This article focuses on the role that loans backed by housing collateral play in amplifying housing booms and, more generally, procyclicality in the housing market. The author uses a model developed to include borrower and lender households, as well as a housing market, to examine the impact that altering the loan-to-value ratio (either permanently or countercyclically) might have on the volatility of house prices and mortgage debt.
The Bank of Canada considers a wide range of information and analysis before making a monetary policy decision and uses carefully articulated models to produce economic projections and to examine alternative scenarios. This article describes an ongoing research agenda at the Bank to develop models in which financial variables play an active role in the transmission of monetary policy actions to economic activity. Such models can help to analyze information from the financial side of the economy and to provide an overall view of the implications of financial developments for the current economic outlook. The authors also explain how this research can help address other issues relevant to the objectives of monetary policy, including how asset-price movements should be taken into account in the monetary policy framework.
The break-even inflation rate (BEIR) is calculated by comparing the yields on conventional and Real Return Bonds. Defined as the average rate of inflation that equates the expected returns on these two bonds, the BEIR has the potential to contain useful information about long-run inflation expectations. Yet the BEIR has been higher, on average, and more variable than survey measures of inflation expectations, which may be explained by the effects of premiums and distortions embedded in the BEIR. Because of the difficulty in accounting for these distortions, the BEIR should not be given a large weight as a measure of long-run inflation expectations at this time. However, as the Real Return Bond market continues to develop, the BEIR should become a more useful indicator of inflation expectations. At present, it demonstrates no clear advantage over survey measures and even past inflation rates in forecasting near-term inflation.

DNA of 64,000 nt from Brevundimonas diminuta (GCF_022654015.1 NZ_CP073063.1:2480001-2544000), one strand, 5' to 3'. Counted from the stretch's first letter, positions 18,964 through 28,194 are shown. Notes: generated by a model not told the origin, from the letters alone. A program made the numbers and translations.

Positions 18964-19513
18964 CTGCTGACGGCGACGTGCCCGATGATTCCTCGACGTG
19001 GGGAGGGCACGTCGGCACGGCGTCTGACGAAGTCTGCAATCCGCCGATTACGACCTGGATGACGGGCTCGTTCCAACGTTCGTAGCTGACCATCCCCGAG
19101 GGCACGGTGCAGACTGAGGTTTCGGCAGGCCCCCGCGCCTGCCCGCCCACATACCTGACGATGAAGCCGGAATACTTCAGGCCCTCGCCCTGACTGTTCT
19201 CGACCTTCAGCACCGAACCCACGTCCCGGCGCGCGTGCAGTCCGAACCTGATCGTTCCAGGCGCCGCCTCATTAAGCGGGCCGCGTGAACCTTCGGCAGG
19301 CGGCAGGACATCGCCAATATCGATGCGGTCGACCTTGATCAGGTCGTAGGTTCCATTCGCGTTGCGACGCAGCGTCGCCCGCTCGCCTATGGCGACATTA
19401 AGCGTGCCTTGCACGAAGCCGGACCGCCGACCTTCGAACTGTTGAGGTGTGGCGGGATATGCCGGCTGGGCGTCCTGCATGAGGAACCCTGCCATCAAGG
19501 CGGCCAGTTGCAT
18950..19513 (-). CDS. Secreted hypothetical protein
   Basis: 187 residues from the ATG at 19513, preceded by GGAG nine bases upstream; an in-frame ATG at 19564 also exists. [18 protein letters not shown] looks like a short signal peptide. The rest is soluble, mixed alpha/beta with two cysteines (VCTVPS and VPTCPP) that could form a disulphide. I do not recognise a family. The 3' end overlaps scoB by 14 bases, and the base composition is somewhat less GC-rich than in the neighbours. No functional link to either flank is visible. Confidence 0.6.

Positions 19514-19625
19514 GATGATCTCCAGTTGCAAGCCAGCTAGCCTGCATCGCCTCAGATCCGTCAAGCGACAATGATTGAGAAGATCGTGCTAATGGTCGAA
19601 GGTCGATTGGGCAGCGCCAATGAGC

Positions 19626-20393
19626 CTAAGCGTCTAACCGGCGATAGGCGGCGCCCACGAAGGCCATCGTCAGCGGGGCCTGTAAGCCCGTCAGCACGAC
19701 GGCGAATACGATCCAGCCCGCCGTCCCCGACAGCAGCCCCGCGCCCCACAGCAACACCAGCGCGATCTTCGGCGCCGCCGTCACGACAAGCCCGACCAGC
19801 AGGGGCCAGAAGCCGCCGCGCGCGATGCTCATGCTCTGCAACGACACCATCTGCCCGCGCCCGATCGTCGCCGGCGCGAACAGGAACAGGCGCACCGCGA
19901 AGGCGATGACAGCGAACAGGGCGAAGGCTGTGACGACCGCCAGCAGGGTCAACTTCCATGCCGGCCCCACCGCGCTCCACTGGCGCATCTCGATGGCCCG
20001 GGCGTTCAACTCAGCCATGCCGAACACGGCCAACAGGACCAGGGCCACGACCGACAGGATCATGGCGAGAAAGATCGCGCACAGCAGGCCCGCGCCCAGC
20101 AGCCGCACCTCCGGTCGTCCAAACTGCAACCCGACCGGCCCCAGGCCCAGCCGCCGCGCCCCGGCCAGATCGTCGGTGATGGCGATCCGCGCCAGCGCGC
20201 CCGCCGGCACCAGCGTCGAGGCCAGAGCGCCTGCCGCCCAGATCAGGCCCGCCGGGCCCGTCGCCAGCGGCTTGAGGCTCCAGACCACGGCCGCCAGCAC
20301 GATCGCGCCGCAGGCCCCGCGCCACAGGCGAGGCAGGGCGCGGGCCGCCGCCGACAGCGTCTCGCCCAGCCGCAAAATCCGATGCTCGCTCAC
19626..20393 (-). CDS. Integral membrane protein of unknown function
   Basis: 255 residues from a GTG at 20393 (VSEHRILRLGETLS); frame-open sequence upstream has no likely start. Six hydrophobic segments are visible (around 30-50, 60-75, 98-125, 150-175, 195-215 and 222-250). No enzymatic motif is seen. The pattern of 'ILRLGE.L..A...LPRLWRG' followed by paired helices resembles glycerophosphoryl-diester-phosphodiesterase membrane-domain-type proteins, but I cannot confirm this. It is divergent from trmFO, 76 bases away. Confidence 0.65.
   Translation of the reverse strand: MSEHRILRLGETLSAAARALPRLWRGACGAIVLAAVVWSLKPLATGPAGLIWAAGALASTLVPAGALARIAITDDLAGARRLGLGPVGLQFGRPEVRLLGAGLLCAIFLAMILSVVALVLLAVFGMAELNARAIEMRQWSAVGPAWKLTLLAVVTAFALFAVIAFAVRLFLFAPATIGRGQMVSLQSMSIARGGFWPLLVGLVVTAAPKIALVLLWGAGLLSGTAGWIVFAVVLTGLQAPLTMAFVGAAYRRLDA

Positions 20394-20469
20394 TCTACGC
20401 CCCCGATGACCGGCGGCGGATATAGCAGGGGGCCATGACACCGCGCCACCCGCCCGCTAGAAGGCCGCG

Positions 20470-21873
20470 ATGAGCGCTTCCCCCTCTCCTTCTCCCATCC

This report presents the details of a new semi-annual survey that will improve the Bank of Canada’s surveillance across the financial system and deepen efforts to engage with financial system participants. The survey collects expert opinions on the risks to and resilience of the Canadian financial system as well as on emerging trends and financial innovations. The report presents an overview of the survey and provides high-level results from the spring 2018 survey.
The authors present the four common cyclical vulnerabilities that appear in financial systems, providing examples of qualitative and quantitative indicators used to monitor these vulnerabilities across different sectors. They also discuss other inputs to the vulnerability assessment and to the internal process used at the Bank of Canada for identifying, evaluating and communicating vulnerabilities and risks, and highlight some of the key challenges in assessing financial system vulnerabilities and risks.